By Rachel Hager
I am a Modern Orthodox, first-generation American. I am a writer, editor and digital content and experience specialist. I'm single, college educated, well-traveled, and have lived on the Upper West Side of Manhattan for most of my adult life. I have lots of friends and interests, am very active in my community and the issues affecting it, and I've been described as intelligent, thoughtful and empathic with a wickedly good sense of humor. I love kids and pets, and they seem to love me back.
Also, I am a caregiver. My mother's caregiver. In fact, since 2016 it often feels that this is the entirety of who I have become.
As the only child of Holocaust survivors, I'm no stranger to the role. I've been taking care of people from the time I was a child. It wasn't until 1994, though—the year my father had an emergency sextuple bypass followed by my mother's heart attack 10 weeks later—that I truly learned its meaning in the conventional sense. It was a frightening and intense time that came with a lot of responsibility and decision-making. But I was up to the task. Being a health editor helped. And intense as it was, both my parents recovered well and life went on.
The caregiving call came once again after a father/daughter trip the summer of 2002. It seemed that despite passing the 10-year survival mark, my father's prostate cancer had returned. Unexpectedly and aggressively. I was working at Lighthouse International and will always be grateful to my boss Patrick and to then CEO, Dr. Barbara Silverstone, for allowing me to work from my father's chemo room every Thursday for several months.
It wasn't until 2016 when I was being chided by my then boss on the phone during one of our regularly scheduled weekly meetings for working remotely too much, that I realized how ill-prepared most U.S. employers are to deal with issues that may arise from eldercare. Thanks to some (although not always enough) strides made in the workplace surrounding childcare, would I have been equally chastised for staying home with a sick child whose babysitter hadn’t arrived? The fact that I was overseeing digital content, that my team was virtual, that we had already completed our daily G-chat scrum and that there was nothing anyone was working on that couldn't be handled via phone, email, chat or Skype mattered not at all.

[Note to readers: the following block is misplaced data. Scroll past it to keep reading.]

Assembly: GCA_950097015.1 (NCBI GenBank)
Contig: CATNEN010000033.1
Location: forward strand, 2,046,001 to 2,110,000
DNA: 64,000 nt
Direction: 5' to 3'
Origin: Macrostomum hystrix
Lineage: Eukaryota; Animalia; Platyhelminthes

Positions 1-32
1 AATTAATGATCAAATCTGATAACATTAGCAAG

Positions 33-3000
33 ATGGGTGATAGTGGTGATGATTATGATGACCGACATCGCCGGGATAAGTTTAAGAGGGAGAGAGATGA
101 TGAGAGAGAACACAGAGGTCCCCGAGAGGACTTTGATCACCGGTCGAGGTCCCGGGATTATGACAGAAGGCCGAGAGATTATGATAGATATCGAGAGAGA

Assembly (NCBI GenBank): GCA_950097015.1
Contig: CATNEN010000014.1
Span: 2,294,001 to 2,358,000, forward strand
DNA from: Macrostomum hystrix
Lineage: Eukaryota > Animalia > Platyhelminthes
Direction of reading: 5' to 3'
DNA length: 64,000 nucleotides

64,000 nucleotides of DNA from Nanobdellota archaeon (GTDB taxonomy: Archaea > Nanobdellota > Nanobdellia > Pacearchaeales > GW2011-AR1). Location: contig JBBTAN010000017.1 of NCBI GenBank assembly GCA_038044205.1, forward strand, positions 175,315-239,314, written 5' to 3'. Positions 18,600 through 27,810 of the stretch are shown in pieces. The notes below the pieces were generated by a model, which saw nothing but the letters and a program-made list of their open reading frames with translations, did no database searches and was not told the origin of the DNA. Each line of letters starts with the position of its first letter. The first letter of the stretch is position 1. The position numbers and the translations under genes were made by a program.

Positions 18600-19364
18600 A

That was the day I realized what I really was: a caregiver. I had lived through many "new normals" since my mother's stroke on February 3, 2010: the need for both of us to adapt to, accept and then re-adapt to her cognitive changes; the introduction of assistive devices and home safeguards; the challenge of getting the right live-in help and then doing it again each time the help leaves; the routine of placing her pills in containers and making sure everyone understands what needs to be taken when. And then there was shopping; cooking; making, taking her to and following up on doctors' appointments; getting her to physical therapy and then getting physical therapy to come to her; keeping her engaged and calm; keeping my own subsequent diagnosis with an autoimmune disease from her, despite living with almost constant discomfort and fatigue.
It was a slow devolution. I became rarely able to make it to social events or keep commitments with friends. I had no time to talk on the phone; it seemed like something else always needed my attention. I began to ignore my own paperwork and financial housekeeping because I always needed (or so I thought) to prioritize her.
When I was with her, I often wanted to be somewhere else. And when I was elsewhere, my heart would jump into my mouth every time the phone rang until I realized I could simply assign her number and her aides’ a special ringtone.
Then the company I was working for downsized and I lost my job. A blessing really. But it felt like the straw that would break my back. It didn’t break me. I reinvented as a freelance writer and restarted my consulting business.
I began to cherish what remained of my mother rather than constantly mourning what was lost. I asked for help and took advice from those who had gone before me. "Take care of yourself," they would say. I used to cringe every time someone used the oxygen mask analogy. But I don't cringe anymore. Without breaks, wherever, whenever, however I could get them, I couldn't function, and if I can't function, I'm of no help to my mom.
"It's OK to be angry and resentful"—and that's where my therapist and online caregiver support groups come in.
None of caregiving is easy. It requires work to be a caregiver and take care of yourself. I chose to help my mother and make sure she could stay in her home as long as possible, even moving in with her for a period of time. Certainly, I have lost things along the way in this journey. But I've learned so much and gained some incredible times with my mom. And I wouldn't trade those for anything.